In Hath No Fury Like a Woman Scorned: Top 10 Damaged Divas in the Movies we will examine some of the warped women on the big screen that have a sense of demented diva-like dimensions to their cockeyed characterizations. These mistresses of misbehaving all demonstrate various kinds of detachment and dysfunction that capture our puzzling imaginations. Are there perhaps even stronger and more memorable bombastic she-beasts that have a certain score to settle against their detractors or society as a whole? Of course. However, the »
- Frank Ochieng
I interviewed model/actress Lauren Hutton in late 2007 at her home in Venice, CA. Hutton greeted me wearing a gingham workshirt, battered jeans and no make-up, hair pulled back. She was and is one of the most beautiful humans I've ever had the pleasure of laying eyes on. A sharp mind and tough core resided within, which I quickly found out as our conversation flowed and the hours passed. As she bid me good-night, she handed me a manila envelope. I opened it when I arrived home. Inside, the recent issue of Big Magazine that was done as a tribute to her remarkable career. That magazine, and her inscription, remains one of my most treasured mementos.
No Nip/Tuck Required
Lauren Hutton was the face of American fashion in the 1960s and ‘70s. Having appeared on every major magazine cover multiple times (a record 27 times »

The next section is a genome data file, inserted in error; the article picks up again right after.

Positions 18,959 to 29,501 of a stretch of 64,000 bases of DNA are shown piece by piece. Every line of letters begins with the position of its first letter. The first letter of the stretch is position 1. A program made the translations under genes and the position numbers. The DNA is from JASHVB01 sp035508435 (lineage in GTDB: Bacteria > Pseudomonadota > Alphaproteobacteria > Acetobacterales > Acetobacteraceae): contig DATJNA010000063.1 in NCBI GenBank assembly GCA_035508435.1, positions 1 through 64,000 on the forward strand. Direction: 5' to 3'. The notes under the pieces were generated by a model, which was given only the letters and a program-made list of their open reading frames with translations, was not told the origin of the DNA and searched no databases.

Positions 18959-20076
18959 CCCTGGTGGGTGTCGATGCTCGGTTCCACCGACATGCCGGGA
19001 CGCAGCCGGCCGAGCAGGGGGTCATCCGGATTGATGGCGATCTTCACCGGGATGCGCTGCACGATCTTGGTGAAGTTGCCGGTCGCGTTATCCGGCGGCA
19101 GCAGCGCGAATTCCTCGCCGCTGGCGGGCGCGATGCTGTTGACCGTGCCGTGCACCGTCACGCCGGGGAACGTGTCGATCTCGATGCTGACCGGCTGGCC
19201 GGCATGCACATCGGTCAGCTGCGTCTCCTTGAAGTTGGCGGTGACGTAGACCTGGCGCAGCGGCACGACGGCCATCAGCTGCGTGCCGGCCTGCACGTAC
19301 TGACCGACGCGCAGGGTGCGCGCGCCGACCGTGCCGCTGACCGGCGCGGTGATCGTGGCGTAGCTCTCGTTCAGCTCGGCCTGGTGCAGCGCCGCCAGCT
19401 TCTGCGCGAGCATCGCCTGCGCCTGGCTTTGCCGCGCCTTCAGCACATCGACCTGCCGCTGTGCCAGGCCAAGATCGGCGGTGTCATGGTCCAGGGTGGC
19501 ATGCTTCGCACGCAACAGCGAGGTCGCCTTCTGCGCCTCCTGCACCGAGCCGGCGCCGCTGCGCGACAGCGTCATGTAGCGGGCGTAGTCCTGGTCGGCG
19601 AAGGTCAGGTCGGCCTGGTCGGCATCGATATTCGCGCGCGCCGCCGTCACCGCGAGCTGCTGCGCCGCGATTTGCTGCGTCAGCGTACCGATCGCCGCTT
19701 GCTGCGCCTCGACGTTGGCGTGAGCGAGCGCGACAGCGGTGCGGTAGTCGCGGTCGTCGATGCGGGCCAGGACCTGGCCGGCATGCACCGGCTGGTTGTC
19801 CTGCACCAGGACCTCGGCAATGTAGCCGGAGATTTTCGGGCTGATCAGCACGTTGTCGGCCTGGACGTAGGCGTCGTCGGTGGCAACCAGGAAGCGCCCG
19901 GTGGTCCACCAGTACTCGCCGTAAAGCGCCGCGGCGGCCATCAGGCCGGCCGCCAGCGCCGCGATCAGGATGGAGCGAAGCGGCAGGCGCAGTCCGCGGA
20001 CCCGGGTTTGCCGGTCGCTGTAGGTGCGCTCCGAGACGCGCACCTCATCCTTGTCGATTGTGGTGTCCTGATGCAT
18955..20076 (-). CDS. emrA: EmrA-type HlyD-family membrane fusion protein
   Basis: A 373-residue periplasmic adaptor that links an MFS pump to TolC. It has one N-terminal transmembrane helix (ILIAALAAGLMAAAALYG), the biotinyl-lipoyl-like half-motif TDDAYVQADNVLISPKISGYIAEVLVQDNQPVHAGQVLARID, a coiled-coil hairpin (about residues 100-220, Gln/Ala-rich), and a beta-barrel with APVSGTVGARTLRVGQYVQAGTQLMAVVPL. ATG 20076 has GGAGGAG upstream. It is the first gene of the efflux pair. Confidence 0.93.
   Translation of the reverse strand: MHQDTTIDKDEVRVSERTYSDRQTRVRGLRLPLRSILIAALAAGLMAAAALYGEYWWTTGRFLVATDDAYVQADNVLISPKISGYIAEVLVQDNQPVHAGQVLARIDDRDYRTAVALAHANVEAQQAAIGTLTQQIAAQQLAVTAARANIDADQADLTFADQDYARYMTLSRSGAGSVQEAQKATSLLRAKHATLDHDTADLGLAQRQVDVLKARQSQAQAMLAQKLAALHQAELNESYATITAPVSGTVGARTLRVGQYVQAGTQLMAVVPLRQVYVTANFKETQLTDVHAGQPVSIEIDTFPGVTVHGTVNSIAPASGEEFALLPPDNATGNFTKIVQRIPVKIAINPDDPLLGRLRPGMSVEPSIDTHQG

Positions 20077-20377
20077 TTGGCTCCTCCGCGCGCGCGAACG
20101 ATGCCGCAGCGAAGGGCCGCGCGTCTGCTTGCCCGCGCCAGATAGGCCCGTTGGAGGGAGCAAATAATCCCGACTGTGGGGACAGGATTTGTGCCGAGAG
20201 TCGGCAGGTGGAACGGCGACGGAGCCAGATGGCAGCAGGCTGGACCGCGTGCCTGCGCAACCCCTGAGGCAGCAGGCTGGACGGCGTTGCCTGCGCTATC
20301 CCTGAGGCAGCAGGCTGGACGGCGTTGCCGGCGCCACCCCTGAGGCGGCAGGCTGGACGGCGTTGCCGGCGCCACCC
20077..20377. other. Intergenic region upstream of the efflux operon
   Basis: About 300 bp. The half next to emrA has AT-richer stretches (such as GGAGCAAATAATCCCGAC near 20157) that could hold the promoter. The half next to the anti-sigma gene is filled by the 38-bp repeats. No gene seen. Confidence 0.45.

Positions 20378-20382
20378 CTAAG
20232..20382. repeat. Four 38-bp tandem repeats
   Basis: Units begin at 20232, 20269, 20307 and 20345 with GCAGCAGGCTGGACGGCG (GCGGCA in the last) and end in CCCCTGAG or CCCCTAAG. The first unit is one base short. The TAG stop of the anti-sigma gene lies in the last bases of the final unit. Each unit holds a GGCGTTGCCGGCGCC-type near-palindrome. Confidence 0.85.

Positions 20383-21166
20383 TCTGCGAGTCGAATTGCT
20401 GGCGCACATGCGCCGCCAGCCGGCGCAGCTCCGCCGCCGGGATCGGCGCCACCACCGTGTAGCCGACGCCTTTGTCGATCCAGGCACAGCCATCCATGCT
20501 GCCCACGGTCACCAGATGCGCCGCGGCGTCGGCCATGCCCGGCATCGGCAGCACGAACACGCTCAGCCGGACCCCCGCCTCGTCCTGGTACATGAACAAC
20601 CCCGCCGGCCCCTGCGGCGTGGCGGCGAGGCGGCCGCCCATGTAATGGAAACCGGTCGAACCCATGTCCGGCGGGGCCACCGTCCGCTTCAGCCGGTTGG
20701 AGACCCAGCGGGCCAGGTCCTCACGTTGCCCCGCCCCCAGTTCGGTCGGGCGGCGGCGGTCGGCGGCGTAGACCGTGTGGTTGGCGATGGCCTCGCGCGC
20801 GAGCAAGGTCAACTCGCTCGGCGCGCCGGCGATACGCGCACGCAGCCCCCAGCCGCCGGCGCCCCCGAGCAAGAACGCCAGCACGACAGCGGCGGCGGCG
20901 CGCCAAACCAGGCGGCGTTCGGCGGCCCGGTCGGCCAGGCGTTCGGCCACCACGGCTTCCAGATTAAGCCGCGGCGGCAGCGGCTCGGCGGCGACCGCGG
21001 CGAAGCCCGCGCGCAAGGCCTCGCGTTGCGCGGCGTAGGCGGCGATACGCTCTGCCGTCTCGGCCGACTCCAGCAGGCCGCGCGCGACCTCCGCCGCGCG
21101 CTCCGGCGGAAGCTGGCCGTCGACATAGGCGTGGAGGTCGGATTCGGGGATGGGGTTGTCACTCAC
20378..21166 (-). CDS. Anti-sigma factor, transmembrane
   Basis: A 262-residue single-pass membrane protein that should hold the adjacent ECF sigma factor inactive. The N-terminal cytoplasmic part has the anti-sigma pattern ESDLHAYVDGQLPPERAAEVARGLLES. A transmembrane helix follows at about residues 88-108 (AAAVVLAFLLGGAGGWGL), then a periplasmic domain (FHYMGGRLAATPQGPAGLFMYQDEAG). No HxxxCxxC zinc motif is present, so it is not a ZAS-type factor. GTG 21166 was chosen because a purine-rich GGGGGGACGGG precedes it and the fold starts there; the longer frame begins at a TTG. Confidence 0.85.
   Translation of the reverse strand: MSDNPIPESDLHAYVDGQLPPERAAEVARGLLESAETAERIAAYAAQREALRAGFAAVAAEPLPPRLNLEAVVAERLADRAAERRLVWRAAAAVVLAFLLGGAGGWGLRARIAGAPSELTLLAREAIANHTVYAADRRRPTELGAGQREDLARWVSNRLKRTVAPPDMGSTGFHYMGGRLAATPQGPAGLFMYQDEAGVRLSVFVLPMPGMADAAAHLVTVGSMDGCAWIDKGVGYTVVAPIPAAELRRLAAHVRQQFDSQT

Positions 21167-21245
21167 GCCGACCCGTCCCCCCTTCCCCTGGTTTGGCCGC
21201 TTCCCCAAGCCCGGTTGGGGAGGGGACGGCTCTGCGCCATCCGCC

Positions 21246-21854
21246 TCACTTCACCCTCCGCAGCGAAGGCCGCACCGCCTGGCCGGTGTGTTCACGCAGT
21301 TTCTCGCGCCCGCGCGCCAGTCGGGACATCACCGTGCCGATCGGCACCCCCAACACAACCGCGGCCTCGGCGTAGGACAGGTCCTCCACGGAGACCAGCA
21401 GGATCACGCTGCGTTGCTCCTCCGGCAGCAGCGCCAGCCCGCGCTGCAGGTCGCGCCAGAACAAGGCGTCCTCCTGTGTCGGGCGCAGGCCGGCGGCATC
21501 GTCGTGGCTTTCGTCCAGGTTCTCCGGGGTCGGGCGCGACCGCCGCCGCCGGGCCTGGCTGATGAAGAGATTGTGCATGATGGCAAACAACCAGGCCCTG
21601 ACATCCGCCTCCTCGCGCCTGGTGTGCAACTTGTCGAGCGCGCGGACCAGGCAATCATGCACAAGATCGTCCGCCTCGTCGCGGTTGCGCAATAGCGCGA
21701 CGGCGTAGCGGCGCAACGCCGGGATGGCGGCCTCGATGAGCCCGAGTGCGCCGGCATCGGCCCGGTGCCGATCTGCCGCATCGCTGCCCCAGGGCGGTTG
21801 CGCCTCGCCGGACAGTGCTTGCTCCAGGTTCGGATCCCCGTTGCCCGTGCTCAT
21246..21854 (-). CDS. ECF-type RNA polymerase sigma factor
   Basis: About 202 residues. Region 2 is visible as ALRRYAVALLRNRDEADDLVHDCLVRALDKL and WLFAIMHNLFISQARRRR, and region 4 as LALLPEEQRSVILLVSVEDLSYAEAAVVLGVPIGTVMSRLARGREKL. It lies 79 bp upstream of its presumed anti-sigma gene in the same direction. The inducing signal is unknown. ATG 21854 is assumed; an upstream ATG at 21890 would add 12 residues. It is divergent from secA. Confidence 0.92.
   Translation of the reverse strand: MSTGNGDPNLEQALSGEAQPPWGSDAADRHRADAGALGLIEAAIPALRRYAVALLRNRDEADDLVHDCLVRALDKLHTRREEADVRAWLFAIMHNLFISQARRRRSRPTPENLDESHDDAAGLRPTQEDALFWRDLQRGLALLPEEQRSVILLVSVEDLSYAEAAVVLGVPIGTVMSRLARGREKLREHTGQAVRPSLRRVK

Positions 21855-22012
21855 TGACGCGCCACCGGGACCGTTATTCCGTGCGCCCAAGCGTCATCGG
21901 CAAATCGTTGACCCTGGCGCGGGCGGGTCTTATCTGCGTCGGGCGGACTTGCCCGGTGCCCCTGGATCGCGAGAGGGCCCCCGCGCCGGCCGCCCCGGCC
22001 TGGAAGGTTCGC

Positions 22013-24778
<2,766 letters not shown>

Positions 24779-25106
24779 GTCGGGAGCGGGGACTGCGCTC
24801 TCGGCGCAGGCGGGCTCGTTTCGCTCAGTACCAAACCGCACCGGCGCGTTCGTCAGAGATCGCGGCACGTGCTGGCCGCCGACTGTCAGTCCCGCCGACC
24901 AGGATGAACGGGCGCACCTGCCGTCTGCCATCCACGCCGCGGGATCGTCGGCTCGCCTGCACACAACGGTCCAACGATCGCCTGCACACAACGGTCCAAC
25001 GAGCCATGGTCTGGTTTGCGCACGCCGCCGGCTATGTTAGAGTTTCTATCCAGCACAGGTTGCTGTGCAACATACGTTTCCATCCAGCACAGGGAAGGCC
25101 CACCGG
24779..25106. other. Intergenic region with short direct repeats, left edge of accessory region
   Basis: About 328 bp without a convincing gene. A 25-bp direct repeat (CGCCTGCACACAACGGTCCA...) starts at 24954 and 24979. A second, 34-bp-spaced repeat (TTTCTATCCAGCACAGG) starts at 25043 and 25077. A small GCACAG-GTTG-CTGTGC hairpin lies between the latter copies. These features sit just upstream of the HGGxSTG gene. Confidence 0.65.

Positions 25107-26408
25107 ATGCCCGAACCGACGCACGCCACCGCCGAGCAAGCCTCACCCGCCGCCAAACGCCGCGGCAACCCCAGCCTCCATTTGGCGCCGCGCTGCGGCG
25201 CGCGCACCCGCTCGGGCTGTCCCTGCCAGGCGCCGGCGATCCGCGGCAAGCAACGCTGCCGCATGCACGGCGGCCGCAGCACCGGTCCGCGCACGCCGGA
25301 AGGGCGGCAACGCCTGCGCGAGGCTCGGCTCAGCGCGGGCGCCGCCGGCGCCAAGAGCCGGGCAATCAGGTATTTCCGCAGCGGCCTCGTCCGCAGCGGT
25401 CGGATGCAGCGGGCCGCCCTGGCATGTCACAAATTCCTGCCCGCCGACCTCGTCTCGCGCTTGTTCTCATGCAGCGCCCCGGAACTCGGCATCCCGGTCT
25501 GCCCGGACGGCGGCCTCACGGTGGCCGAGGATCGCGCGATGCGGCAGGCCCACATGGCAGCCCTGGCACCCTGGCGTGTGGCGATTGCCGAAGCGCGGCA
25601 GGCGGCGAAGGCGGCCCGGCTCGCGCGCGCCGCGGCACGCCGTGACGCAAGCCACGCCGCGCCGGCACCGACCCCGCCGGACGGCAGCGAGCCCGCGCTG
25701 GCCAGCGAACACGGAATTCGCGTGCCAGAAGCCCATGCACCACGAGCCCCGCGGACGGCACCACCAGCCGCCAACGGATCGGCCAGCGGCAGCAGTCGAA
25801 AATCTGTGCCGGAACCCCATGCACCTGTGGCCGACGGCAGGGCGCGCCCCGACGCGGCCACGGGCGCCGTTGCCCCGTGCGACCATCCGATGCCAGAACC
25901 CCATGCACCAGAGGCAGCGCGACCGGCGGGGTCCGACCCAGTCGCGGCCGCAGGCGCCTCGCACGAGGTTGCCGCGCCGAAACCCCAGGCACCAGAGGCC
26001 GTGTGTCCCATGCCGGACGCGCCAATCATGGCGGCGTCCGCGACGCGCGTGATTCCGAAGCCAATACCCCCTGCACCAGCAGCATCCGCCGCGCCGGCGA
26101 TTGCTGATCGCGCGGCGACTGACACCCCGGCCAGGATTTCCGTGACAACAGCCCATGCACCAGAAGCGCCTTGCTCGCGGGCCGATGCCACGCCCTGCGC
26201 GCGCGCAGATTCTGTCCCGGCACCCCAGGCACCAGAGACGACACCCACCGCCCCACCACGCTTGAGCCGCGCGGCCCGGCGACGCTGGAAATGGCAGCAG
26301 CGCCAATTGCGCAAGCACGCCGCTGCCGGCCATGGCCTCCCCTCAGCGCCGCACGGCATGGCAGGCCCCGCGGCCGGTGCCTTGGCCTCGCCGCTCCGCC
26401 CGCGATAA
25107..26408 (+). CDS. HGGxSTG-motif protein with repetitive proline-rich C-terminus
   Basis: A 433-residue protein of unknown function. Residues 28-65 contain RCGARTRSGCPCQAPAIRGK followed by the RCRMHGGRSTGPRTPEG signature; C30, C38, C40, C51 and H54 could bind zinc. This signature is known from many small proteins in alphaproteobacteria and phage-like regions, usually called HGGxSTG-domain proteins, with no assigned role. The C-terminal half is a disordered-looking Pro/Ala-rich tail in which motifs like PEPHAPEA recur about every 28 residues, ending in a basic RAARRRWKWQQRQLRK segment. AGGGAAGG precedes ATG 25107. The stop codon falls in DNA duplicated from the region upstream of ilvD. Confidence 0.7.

- The Hollywood Interview.com
Comic-Con’s massive Hall H took some time on Saturday to celebrate women in entertainment who kick ass. Moderated by Entertainment Weekly’s Sara Vilkomerson, the panel featured new Wonder Woman Gal Gadot, “Agent Cater” star Hayley Atwell, current companion to Doctor Who Jenna Coleman, “Game of Thrones” badass (and new member of the “Star Wars” family) Gwendoline Christie and the legendary Kathy Bates. The discussion in Hall H today was a bit tamer than previous times EW has hosted the Women Who Kick Ass panel. In past years, getting women like Katee Sackhoff, Michelle Rodriguez and Danai Gurira together for the panel has led to some frank and outrage-infused discussion about sexism in Hollywood. Christie said things are much better for women pursuing acting careers now than it was when she graduated from drama school, and Gadot contends that she’s been privileged to work with filmmakers who have »